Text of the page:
The only thing that was possible was to go to the Volga with 300000 men in 3 months , but that was depending on the possibility that the SU would collaps if its standing forces were defeated west of the DD line . And that was depending on the Soviet willingness to collaps .
The truth is that success or failure of Barbarossa did not depend on what the Germans could/would or should do,but that it depended on the Soviets .
The key of victory was in the hands of the Soviets .
The Germans needed to destroy the Red Army in the field in 1941 to win the war, we agree on that. I'm simply stating that better Intel leads to a better plan and better odds for the Germans. They made many mistakes in the planning process and forfeit any chance of victory, negotiated peace or even stalemate. If Op Taifun starts even 10 days sooner than the OTL with a stronger logistical base, the Wehrmacht destroys what is left of the Red Army in front of Moscow and encircles it before the rains.
That cripples the Soviet rail network, displaces mobilization, government, etc. The net benefits to the Wehrmacht are huge to say the least.
If/when/after the Germans where at the Volga, the Soviets would be defeated .But to go to the Volga, the Germans had first to defeat the Soviets .
If the Germans wanted to defeat the Soviets east of the DD line/at the Volga, they needed to cross the DD line,to go to the Volga with 3 million men ,because they could not go after the Soviets with 3ooooo men . As it was impossible to go to the Volga with 3 million men ( who would occupy the conquered territories ),they had to go to the Volga with 3ooooo,after having defeated the Soviets west of the DD line .
The Ostheer could not go to the Volga : Halder said clearly that envelopping operations ( by the Ostheer ) east of the DD line would not be decisive .The Germans needed to destroy the Red Army to win the war, but the destruction of the Red Army could only happen west of the DD line .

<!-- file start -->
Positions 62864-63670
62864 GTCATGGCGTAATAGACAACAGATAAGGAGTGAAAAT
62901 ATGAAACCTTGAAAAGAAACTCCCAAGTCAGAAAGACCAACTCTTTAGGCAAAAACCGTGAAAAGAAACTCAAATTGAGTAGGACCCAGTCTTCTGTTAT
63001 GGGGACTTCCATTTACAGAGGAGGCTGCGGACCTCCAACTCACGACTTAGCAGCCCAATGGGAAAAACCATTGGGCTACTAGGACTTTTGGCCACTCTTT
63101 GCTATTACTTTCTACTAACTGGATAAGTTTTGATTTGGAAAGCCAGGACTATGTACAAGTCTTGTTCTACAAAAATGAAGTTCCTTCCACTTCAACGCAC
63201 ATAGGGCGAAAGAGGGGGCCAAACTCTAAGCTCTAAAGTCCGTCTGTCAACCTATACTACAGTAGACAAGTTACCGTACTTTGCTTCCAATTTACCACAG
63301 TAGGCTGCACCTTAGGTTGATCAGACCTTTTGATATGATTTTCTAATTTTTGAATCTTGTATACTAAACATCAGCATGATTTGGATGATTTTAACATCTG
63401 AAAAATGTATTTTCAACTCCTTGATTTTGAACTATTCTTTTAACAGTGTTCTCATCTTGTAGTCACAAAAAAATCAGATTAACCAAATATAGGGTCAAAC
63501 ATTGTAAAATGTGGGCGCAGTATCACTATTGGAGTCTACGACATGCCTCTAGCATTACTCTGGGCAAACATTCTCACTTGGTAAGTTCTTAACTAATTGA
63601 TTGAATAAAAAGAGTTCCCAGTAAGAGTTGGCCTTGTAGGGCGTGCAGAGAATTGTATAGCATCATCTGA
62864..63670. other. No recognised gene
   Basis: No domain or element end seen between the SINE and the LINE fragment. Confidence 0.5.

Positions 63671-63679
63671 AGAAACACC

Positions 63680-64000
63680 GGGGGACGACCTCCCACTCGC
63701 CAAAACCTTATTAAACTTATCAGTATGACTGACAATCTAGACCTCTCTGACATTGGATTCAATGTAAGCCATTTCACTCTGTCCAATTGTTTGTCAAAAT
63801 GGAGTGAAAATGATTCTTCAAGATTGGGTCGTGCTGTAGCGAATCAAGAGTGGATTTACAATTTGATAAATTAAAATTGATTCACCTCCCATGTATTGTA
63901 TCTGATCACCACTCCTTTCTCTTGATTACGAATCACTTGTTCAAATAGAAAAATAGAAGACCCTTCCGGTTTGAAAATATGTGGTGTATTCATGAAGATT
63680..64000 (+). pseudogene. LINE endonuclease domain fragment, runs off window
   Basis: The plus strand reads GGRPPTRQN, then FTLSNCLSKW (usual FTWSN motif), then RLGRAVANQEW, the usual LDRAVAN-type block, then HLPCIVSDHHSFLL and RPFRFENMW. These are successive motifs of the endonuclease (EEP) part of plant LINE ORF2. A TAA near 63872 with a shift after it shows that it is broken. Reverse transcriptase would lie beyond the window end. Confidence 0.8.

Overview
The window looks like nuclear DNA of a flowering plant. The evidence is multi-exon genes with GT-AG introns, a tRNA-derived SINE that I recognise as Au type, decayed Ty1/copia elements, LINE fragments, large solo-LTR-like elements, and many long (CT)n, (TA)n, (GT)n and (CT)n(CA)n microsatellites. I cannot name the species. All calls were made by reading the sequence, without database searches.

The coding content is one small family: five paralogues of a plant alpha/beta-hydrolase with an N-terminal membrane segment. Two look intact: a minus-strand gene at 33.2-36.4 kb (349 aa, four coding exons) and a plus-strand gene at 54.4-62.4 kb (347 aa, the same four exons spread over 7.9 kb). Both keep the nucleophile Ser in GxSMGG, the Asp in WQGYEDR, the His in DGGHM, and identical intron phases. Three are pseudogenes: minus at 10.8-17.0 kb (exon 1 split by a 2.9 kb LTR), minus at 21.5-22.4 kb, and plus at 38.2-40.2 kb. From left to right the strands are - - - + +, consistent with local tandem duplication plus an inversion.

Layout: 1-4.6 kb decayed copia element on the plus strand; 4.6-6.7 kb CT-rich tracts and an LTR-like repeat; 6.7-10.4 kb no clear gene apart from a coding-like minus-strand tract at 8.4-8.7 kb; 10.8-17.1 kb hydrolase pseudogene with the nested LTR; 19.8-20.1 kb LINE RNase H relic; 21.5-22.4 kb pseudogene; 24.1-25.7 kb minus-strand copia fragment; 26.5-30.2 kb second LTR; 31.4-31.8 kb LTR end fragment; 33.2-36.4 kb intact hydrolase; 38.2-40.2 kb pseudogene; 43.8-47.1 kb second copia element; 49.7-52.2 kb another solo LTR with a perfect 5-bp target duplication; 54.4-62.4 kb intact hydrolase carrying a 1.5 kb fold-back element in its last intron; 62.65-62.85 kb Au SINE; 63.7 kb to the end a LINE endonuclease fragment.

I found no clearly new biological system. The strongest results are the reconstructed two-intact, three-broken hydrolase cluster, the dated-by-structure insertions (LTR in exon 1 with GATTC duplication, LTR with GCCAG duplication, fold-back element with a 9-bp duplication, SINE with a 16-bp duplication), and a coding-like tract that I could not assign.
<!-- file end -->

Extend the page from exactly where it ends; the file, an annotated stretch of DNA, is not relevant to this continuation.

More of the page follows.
And it is not so that Taifun could start 10 days earlier with a stronger logistical base, because if Taifun would start sooner, its industrial base would be weaker .
That the WM could destroy the Soviet forces in front of Moscow is meaningless and wrong, because the strength of these forces would be determined by the Soviets and if these forces were weak, the Ostheer would have no benefit of it .Destruction of the Soviet forces in front of Moscow would not result in the capture of Moscow or in an advance to the Volga, unless you can prove that the Red Army would have no more reserves if these forces were destroyd .

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Re: The Logistics of Barbarossa (or lack of it)

Post by MarkN » 06 Dec 2019 22:32

BDV wrote:
06 Dec 2019 20:46
Please provide sourcing for this asessment.
The last 3 pages or so have been a series of posts by 4 posters shouting claims at one another. Not a single piece of evidence to support a single one of the numerous claims shouted.

History on AHF is becoming a competition to see who can shout the most claims, the loudest and the most frequently.

The victor in this shouting match writes the AHF version of history. Last man standing rules apply.